Saturday, January 13, 2007


I just received my GRE results today. I apparently scored a perfect 800 for both the verbal and quantitative sections, and a shockingly mediocre 4.5/6.0 for the analytical writing section -- what should have been my strongest area! Bizarre. Unless there was some kind of clerical error, it seems I must have lost my analytical abilities for a day without realising it. Incredible. Oh well, hopefully graduate school admissions committees will disregard it after seeing my other work.

Results from my year at ANU were rather better. I was awarded a University Medal for "outstanding first class honours", and the Quentin Gibson Prize for topping my honours class. My thesis went especially well, with one marker calling it "an outstanding piece of work, easily the best thesis I’ve read in a long time." So that was nice!


  1. Nicely done. Those GRE scores won't guarantee admission anywhere, but they will draw a lot of positive attention to your portfolio. Which is awesome! =)

  2. That's an incredible score, Richard. For my part, I ranked in the 93rd percentile for the analytic section, in the 68th percentile for math, and got 6.0/6.0 (95th percentile) for the essay questions.

    I'm told that philosophy graduate schools care only about the analytic section, much, much less so about the essay section, and only have a passing look at the math section. This makes sense, in a way. Consider that the people grading your essay are hardly professional philosophers, or people who philosophers have reason to get very excited about. One professor told me, "what do I care what some minimum wage worker thinks is a quality essay?"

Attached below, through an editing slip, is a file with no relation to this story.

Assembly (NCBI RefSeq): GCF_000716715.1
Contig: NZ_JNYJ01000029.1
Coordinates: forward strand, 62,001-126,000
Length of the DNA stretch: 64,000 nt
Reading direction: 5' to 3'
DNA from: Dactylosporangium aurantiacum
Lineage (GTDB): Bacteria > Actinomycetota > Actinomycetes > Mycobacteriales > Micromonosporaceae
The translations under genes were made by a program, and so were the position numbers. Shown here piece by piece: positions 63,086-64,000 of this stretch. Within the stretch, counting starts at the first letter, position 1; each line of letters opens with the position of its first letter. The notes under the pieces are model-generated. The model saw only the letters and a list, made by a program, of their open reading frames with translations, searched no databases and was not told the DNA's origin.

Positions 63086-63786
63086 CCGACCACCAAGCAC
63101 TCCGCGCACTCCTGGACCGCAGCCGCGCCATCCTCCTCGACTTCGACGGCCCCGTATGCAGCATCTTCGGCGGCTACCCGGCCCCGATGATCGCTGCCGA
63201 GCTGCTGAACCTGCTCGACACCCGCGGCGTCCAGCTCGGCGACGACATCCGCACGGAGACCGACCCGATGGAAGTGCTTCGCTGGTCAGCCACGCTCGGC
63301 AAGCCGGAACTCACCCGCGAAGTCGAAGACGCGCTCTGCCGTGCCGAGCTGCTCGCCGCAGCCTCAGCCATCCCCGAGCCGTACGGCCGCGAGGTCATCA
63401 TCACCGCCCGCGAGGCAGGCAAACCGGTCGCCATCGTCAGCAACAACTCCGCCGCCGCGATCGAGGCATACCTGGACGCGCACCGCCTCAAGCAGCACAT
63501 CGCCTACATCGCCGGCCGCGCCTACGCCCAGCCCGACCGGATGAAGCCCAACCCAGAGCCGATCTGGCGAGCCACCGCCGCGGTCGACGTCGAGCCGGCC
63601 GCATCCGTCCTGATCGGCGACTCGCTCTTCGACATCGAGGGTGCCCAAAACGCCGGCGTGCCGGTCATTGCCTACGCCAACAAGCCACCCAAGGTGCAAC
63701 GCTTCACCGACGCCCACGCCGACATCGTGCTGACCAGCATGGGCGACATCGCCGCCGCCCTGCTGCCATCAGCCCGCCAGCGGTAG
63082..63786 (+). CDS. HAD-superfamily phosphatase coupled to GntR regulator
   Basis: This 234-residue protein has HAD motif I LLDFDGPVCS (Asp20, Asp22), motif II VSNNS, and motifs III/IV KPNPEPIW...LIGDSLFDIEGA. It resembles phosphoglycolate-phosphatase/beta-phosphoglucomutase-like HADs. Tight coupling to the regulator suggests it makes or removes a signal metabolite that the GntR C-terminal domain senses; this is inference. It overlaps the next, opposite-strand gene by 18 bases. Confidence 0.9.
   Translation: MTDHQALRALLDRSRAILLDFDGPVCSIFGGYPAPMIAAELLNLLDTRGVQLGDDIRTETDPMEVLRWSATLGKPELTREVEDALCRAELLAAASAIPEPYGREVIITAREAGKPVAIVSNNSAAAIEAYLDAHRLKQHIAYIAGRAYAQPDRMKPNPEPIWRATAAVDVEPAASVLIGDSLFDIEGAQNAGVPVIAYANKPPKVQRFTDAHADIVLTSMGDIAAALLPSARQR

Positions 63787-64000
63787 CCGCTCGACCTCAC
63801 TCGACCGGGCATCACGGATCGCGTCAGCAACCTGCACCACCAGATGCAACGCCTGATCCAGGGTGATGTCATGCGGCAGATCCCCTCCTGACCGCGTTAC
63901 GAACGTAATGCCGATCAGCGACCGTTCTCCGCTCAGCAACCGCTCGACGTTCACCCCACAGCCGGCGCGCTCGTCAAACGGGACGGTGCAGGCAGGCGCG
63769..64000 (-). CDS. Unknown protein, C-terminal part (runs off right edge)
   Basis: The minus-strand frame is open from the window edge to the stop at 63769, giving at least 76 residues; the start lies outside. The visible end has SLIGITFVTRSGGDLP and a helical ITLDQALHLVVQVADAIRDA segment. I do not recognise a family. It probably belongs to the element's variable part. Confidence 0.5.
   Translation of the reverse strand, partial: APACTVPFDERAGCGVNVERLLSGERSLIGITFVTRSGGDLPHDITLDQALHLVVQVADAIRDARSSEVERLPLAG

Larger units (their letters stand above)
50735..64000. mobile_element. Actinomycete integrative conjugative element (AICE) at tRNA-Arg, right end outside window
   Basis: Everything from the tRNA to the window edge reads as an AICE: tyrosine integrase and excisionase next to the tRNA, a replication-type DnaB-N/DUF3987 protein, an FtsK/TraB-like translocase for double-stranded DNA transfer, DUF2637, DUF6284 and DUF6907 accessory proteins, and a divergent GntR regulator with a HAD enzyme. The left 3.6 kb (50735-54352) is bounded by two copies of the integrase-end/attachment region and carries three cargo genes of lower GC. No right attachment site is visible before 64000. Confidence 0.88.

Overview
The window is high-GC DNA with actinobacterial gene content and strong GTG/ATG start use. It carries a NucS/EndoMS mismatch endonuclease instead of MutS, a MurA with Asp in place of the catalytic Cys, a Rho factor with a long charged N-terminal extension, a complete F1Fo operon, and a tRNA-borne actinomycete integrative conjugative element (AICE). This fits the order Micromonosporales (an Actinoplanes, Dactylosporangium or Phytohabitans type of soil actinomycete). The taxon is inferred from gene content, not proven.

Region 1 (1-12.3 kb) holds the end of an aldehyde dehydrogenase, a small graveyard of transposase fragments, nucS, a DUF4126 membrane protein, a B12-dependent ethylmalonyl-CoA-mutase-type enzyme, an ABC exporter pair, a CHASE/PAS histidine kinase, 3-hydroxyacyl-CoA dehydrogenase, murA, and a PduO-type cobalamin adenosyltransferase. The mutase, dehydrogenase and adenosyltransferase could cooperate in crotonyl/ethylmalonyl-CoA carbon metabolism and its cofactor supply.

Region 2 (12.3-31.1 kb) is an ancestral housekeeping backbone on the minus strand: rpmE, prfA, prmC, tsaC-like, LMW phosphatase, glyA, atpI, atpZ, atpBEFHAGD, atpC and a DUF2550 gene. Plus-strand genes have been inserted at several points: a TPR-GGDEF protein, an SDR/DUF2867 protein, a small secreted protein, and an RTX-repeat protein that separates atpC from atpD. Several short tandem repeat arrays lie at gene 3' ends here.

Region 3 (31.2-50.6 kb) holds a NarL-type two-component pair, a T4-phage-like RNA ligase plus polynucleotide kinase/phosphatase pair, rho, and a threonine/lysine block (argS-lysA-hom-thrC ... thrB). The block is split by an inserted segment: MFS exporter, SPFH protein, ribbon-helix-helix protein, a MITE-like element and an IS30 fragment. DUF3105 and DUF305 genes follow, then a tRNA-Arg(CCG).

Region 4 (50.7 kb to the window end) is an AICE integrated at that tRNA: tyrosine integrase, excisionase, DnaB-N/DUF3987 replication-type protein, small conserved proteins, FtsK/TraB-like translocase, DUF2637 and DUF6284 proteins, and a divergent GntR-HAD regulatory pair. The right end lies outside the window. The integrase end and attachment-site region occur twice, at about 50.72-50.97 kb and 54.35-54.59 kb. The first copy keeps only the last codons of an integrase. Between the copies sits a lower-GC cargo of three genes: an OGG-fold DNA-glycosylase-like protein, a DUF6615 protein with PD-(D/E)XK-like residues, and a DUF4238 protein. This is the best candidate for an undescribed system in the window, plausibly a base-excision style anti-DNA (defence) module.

It looks to me like you shredded the GRE, and have every reason to be very optimistic.

  3. Ah, well that's encouraging then, thanks. (I take it 'analytic' = 'verbal' in this context. Perhaps a difference in labels between the computer- and paper-based tests?)

  4. Oh, yes, analytic = verbal. I took the test a few years back, and the section titles eluded me.


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